Would You Call Out a Bad Client? This Freelance Writer Did. It’s Glorious.

Would You Call Out a Bad Client? This Freelance Writer Did. It’s Glorious.

It’s been 30 days since you sent a big invoice to that big client for the work you performed, and they still haven’t paid.

So you send a polite reminder note despite the panic and frustration rising up inside. (You don’t want to burn a powerful bridge, after all, and maybe it was an honest mistake?)

They apologize for their oversight and say the money is on its way.

Another month passes with no payment. You send a another reminder that’s a tad firmer, but still far more polite than the, “Where the $&*% is my money?” you’d prefer to send.

Still no payment, although they do offer a myriad of excuses as to why they can’t pay you.

You begin to consider things like small claims court, social media intimidation tactics…or the more likely fact you may never see that money you were counting on to pay your bills.

If you’ve been a freelance writer for any significant amount of time, there’s a good chance you can tell a similar story.

Sadly, there are plenty of bad clients out there who have no qualms about giving you the runaround (or, worse yet, ignoring you altogether) rather than ponying up the money you both agreed they’d pay for a job.

It’s nerve-wracking, rage-inducing, and it can throw your entire life into disarray.

Which is why Simon Owens decided to do what many freelancers have only dreamed of, and publicly call out the big-name client who stiffed him more than $2,000.

Why he did it

Owens wrote that his delinquent client is Leslie Sanchez, an analyst, author, CBS News contributor and regular guest on CNN. In other words, the kind of person whose clout could easily scare a freelancer into rolling over and accepting defeat.

Insummer 2015, Owens agreed to write a business plan for Sanchez’s new digital media company. The final bill for his services came to $2,662. At the time he published his tell-all piece on Medium.com, he’d been attempting to collect payment for this bill for 15 months.

In the piece, he lays bare every dirty detail of his issues with Sanchez, even going so far as to include screenshots of their emails illustrating her ever-evolving excuses for non-payment.

Now, $2,662 is no small chunk of change. (“This person had chosen to essentially steal from me the equivalent of two months’ worth of rent,” Owens writes.)

Still, going public with a grievance against a well-known client is a risky move for any freelancer.

So why did Owens decide to take this risk?

“Well,” he writes, “At this point in my career I feel secure enough that any reputational damage will be minimal and I’ll continue to get work. I’ve also given up on the notion that I’ll ever receive payment from this person, so the least I can do is warn off any other freelancers who might consider working for her. I might even teach a few future freelancers some valuable lessons along the way.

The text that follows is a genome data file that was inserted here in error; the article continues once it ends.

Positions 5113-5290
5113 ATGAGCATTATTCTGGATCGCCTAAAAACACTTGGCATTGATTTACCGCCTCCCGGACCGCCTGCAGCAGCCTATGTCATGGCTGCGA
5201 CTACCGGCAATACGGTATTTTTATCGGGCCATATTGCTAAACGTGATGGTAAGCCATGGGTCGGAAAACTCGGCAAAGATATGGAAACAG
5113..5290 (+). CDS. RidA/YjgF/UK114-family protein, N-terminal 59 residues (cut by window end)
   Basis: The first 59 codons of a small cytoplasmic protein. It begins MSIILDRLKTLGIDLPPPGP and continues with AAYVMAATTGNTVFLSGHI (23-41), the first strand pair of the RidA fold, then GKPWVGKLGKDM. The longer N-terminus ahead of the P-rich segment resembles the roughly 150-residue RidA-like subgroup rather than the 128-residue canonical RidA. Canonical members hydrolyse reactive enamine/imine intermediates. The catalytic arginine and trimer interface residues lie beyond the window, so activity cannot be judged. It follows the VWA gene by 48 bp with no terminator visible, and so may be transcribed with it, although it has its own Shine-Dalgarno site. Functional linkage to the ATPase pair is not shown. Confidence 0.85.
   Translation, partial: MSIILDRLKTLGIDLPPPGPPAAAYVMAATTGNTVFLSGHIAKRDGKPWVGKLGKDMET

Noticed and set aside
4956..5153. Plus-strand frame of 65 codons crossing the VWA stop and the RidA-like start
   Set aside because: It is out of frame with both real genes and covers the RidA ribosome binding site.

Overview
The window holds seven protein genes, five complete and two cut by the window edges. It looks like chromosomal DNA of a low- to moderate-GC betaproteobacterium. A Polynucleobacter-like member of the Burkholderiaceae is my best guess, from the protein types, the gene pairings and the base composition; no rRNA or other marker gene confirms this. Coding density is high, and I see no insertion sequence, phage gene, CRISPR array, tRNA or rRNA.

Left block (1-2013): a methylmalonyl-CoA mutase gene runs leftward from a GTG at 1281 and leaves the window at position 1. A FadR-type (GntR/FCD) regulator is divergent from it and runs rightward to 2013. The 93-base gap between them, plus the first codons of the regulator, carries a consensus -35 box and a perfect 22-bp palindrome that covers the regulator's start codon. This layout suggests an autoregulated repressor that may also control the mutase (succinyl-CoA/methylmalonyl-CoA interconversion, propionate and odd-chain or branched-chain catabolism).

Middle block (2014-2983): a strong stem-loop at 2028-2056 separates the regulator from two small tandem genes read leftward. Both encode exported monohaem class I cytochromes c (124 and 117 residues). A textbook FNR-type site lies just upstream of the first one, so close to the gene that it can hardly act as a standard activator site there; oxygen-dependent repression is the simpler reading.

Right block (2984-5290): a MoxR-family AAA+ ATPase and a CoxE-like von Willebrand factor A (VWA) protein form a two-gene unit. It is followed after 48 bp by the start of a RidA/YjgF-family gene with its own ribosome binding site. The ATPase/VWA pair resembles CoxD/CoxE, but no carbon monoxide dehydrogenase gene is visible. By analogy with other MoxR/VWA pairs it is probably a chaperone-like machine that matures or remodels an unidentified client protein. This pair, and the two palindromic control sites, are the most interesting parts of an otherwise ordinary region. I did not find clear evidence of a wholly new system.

These lessons, which he elaborates on in his post, include lessons like watching for red flags, getting everything in writing and asking for a deposit before you start your work.

He also wanted to send a message to delinquent clients everywhere:

“We’re not just line items on a spreadsheet, and no matter how you rationalize your actions, what you’re doing is theft, plain and simple.”

To which we say: hear, hear!

You can read Owens’ full piece on Medium.

Your turn! Would you ever publicly call out a client who hadn’t paid? Why or why not?

Kelly Gurnett is a freelance blogger, writer and editor; follow her on Twitter @CordeliaCallsIt.

Filed Under: Freelancing

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20 comments

  • Wow, interesting story. I had no idea this was such a problem. I haven’t done any freelancing, so my assumption was that it worked more like fiction, where you’re usually paid either before on upon publication.

    I have seen a few smaller presses offering royalty only payment for inclusion in anthologies where none of the writers were paid at all and statements were never sent. I guess that’s a similar situation.

  • John Benson says:

    A long time ago, but in a place not so far away, in my tech writing days, I went through the being stiffed scenario. A graphic artist and I sub-contracted for a well-established writing mom and pop. We were a bit, to say the least, surprised when told there would be a delay in our second or perhaps our third payment – I don’t remember for sure. We were asked to discontinue our work when the next payment was due.
    I discovered that our client’s client stiffed its employees and left the country with their share of insurance payments, contributions to FICA, etc. Trickle down of the worst kind!

    I lost track of the mom and pop for whom I’d worked. However, their integrity popped to the surface. Many months later, but before I could call an IRS loss, I received a personal check for what I was due from the mom and pop.

  • Most of my clients have been wonderful about paying in a timely manner, but the couple of times I’ve had trouble collecting, I found that the experience took a toll well beyond the obvious financial one. It was a fundamental betrayal of trust, not forgotten even after the money would have been long spent.